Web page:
Within 24 hours of the first nose wipe, our home interventions were failing. Though he didn’t seem quite ill enough for an ER visit, we decided that going in before his vital signs necessitated so had the potential to shorten the length of his admission. Convincing the ER doctor to admit him was more challenging than in times past. Regardless of how convincing my arguments were, the doctor was struggling to find clinical evidence to warrant an admission. That’s when I left it up to Zacchaio. There have been numerous times in Zacchaio’s life where Aidan and I have had to pause whatever chaos we find ourselves in, get serious, and tell Zacchaio to do whatever it takes to get himself what he needs. It was only 10 minutes later that his oxygen saturations dropped, he started breathing rapidly, and his heart rate and his temperature both spiked.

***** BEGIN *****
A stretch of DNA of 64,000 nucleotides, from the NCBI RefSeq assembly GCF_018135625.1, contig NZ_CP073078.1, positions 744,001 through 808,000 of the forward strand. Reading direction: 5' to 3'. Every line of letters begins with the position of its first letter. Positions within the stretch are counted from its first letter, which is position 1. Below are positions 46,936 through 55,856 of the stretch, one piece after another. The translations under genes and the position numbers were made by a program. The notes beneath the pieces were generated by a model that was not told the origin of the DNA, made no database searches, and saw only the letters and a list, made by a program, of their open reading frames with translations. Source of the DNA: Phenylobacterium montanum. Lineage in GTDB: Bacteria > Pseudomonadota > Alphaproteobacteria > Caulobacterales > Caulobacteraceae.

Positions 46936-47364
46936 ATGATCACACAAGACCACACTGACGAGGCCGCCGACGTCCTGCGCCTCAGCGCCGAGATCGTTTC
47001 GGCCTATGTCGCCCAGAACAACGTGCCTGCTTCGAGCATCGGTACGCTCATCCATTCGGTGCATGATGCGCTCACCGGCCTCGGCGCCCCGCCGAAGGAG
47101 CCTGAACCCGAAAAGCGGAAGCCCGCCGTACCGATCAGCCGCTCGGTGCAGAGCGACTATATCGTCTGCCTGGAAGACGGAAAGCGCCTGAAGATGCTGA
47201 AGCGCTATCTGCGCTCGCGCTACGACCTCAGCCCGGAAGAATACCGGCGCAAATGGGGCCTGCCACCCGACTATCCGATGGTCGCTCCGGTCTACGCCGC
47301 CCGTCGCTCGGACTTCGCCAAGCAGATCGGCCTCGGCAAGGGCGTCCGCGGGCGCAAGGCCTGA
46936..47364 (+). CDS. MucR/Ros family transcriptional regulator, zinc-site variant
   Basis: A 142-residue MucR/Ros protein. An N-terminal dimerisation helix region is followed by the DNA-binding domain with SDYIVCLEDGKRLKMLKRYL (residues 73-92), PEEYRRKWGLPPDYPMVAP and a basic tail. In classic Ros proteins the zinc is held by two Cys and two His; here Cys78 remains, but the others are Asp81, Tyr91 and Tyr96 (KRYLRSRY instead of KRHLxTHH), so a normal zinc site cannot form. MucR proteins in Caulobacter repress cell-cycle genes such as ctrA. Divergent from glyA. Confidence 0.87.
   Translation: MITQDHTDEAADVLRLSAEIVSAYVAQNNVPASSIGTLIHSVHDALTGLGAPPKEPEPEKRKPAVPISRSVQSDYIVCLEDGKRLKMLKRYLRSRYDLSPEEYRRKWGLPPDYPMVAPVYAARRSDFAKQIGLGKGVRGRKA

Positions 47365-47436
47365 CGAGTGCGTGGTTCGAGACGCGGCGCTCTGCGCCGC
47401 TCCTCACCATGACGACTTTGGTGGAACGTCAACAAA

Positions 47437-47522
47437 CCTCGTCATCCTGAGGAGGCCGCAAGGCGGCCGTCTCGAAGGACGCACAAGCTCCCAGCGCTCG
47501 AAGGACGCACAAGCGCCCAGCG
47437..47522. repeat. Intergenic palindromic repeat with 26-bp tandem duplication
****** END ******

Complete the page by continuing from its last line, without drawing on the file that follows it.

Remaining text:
By morning of day 6 he finally made a turnaround. He snapped the nurse's face mask on and off her nose, he stood in his hospital crib and cruised around the outer reaches on a treasure hunt for EKG leads, SpO2 cords, and a resuscitation mask. After a week without smiles, his first was certainly worth the wait.